Ben Cunningham-Streamlined Sales Tax Losing Steam!!
October 1, 2007, 6:15 pm
Filed under: Uncategorized

Streamlined Sales Tax Agreement is losing steam and thats a good thing

Tennessee is a member of the The Streamlined Sales Tax Coalition. The so-called Streamed Line Sales Tax is an agreement among State Tax administrators to try to simplify the process of creating sales tax on out of State sales. In other words, the tax collectors want to make it easier to collect more taxes. Did the citizens ask for this new policy? NO. Have we been balancing the budget without these new taxes? YES.

If you are like most Tennesseans you have probably never heard of the Streamlined Sales Tax Agreement. Thats because It is a textbook example of government institutional self-promotion and self-preservation completely unrelated to the wishes of citizens and taxpayers. The ONLY people pushing the SST are government bureaucrats seeking higher revenue completely unrelated to any policy change. The tax collectors simply want to collect more tax. The taxpayers, of course, have a different perspective and the taxpaying citizens are the ultimate bosses of government, not the tax collecting bureaucrats.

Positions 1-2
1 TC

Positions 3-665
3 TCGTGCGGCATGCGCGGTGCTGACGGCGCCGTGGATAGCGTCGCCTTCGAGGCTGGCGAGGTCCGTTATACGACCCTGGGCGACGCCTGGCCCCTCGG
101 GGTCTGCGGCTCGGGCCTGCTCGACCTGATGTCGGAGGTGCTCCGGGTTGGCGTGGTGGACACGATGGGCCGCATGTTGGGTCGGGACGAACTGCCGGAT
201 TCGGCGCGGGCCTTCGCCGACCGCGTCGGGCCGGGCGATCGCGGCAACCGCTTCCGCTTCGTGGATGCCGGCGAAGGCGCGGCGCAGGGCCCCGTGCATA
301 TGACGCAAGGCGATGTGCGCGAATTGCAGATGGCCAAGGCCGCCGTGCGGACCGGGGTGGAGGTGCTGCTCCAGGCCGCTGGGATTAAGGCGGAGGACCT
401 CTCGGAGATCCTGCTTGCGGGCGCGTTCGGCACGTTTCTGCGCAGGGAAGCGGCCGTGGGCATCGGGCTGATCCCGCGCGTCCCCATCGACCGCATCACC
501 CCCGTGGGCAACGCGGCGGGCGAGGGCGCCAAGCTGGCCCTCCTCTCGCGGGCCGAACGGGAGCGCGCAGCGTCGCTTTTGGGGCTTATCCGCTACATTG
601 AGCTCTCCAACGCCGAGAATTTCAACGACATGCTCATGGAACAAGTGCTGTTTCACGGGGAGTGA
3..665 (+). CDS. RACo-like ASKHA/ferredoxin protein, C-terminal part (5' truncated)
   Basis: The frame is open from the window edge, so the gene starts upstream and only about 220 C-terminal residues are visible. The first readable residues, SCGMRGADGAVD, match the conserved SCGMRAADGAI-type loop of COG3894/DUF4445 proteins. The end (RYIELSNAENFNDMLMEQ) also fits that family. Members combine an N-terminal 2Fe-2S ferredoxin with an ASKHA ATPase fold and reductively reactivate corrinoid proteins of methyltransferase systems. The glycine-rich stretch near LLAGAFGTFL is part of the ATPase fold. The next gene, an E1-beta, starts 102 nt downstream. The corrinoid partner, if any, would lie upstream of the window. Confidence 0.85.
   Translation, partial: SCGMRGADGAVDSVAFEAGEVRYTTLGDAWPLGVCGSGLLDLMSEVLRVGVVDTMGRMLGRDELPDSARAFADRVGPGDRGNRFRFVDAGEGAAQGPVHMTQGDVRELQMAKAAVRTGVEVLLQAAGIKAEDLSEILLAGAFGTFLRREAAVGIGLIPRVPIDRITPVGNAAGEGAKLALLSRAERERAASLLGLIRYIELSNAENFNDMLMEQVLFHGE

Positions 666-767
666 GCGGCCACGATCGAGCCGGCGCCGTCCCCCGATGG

A recent article which is linked and excerpted below indicates that the SST is losing momentum. That is a good thing. Government policy should be determined by the people through their elected representatives, not by unelected bureaucrats:

Article Link

However, several large states are reluctant to join the sales tax project because they feel changing their laws would be a burden on their businesses and cause some local jurisdictions to lose revenue.

Here’s why:

The project’s rules require all delivered merchandise to be taxed according to where it is delivered, not where the store is located.

Kansas changed its sales tax law in 2003 to comply, resulting in complaints by small businesses that it created an expensive burden on them to calculate the amount of sales tax on each delivery sale.

The same concern has prevented other states, including Missouri, from joining the effort.

Ohio, Texas and many other large states still use a store’s location to determine the sales tax on delivered goods. Switching to a delivery rate, they contended, would hurt localities with businesses that do a lot of deliveries.


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